by EL Putnam
The Bbeyond Performance Monthly tests boundaries: self and other, artist and audience, subject and object, process and outcome, private and public. Within this amalgamation of bodies, objects, gestures, and relations, I have been finding ways to build upon my practice as an artist while pushing me from the comfort zone, especially in presenting performance actions outside the gallery context. There is an ongoing process of growth that accompanies regularly attending the Performance Monthlies, as I learn to trust engagement with others, building relations through the regular fostering of aesthetic interaction.
I have been bringing my daughter to participate since she was two months old (or as was pointed out to me, in utero). I don’t bring her along to every Performance Monthly, as when I am with her, I find it impossible to completely melt into the aesthetic present. There is always some part of me that cannot turn off the hyper attention affiliated with being a parent. I am incapable of entering the immediate flow of a performance, as I always have my senses partially tuned elsewhere. Instead I try to discover a common ground between the performance and my engagement with Sonja, without giving either up completely. I want to bring Sonja into the performance, allowing her to engage with me as I am working, but not letting her completely guide our interaction. Instead, it is a constant to and fro of ongoing influence that is unpredictable — increasingly unpredictable as she gets older.
This method of working has taken different forms throughout the Monthlies. One of the varying factors is the context of the performance — when a Monthly takes place in an indoor space, like a gallery, I feel less alert than when we are performing in the rawness of a public area, such as Writer’s Square. When we performed near the Albert Clock, Sonja had recently begun walking. The area is bordered by busy roads, and I found myself in a heightened state of anxiety due to the potential hazards of the environment. The only way I could feel part of the performance was to let Sonja lead, but I wanted to maintain a sense of security. I attached the piece of black cloth I had draped around me to her hood and proceeded to follow her as she walked through the square. I shortened my stride and kept pace with her steps — a stop and go staccato of baby footwork. After a while, I noticed that someone began following us, moving their feet in the same rhythm. Later another person joined, forming a small parade that Sonja was unaware she was leading. Our imitation of her rhythm made the particularities of her movements more pronounced; an interaction that naturally extended from my engagement with Sonja — where my anxieties concerning her safety became the impetus for an aesthetic interaction. Blending within the energy of the group, these actions were an understated coalescence that observers may not have noticed.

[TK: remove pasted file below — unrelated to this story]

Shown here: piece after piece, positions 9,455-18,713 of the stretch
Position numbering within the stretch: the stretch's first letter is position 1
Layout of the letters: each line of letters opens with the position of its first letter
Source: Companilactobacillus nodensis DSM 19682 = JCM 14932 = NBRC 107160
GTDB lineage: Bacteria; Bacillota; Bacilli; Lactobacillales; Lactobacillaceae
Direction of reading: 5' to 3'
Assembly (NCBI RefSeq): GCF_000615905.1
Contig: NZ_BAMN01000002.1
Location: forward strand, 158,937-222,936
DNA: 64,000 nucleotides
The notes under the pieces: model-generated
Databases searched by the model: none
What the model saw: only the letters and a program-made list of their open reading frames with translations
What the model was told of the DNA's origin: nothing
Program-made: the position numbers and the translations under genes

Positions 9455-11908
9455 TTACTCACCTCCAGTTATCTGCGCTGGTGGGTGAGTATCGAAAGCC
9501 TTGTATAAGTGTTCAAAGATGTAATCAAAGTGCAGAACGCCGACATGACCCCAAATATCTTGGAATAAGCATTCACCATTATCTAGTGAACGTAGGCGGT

Through this experience, I became fascinated by the visual indicators of my relationship with Sonja and wanted to build on it, making its form more tangible. In a later performance, I again physically connected us, though used a 10-foot teal ribbon I interwove between us like a cat’s cradle. Again, I let her lead our engagement, though this performance took place inside a deconsecrated church in East Belfast; an indoor space that meant there were less environmental variables to trigger my concern. The Performance Monthly was noisy that day, meaning that Sonja’s and my actions to emerge as part of an amorphous, chaotic scene of gestures and material interactions. For most of the performance, Sonja sat in my arms or nursed as we tucked away in a pew. Sometimes she would fondle the ribbon with her fingers, chew on it as she observed the others. As time progressed, Sonja felt comfortable enough to walk around and stopped acknowledging the ribbon. She found a piece of chalk and began to draw on a piece of paper, the floor and on my black clothing. I let myself attune to her actions, drawing my energy from her engagement with the scene.
However, our engagement is not unidirectional during a Performance Monthly. Sometimes Sonja tries to mimic my actions, taking control of my materials and perform the simple and occasionally absurd tasks I have delegated for myself, like dripping red water onto salt crystals one drop at a time, or playing a radio antenna as a Theremin. The influence is a mutual flow between us; an unspoken bond of mutual dependency. I notice that when I am performing with Sonja, I find it difficult to interact with anyone else, as she captures my whole attention. At times, it is Sonja who extends our engagement beyond the two of us, as her curiosity carries our interactions to include others. In other instances, like the Alfred Clock example noted above, the inclusion of others is subtle. Anything more feels forced.
As a whole, the Performance Monthly challenges the implied use of public space, and my interaction with Sonja within this context brings another variable into play — the slippage between the private and public that comes with parenting. What could be described as a mother playing with her daughter, our interactions during these times are framed by the performance context and experienced through aesthetic sensibilities. Even though they are just play for Sonja (at least to my knowledge), but this collapse of the roles of mother and artist have different implications for me — they become a way to explicitly interconnect these roles while also opening up my practice to unpredictability. I perform the intimacies of maternal labour in a public artistic context, emphasizing the plurality of motherhood. At the same time, I am performing a centuries old motif in art history — that of the mother and child.
Images by Jordan Hutchings.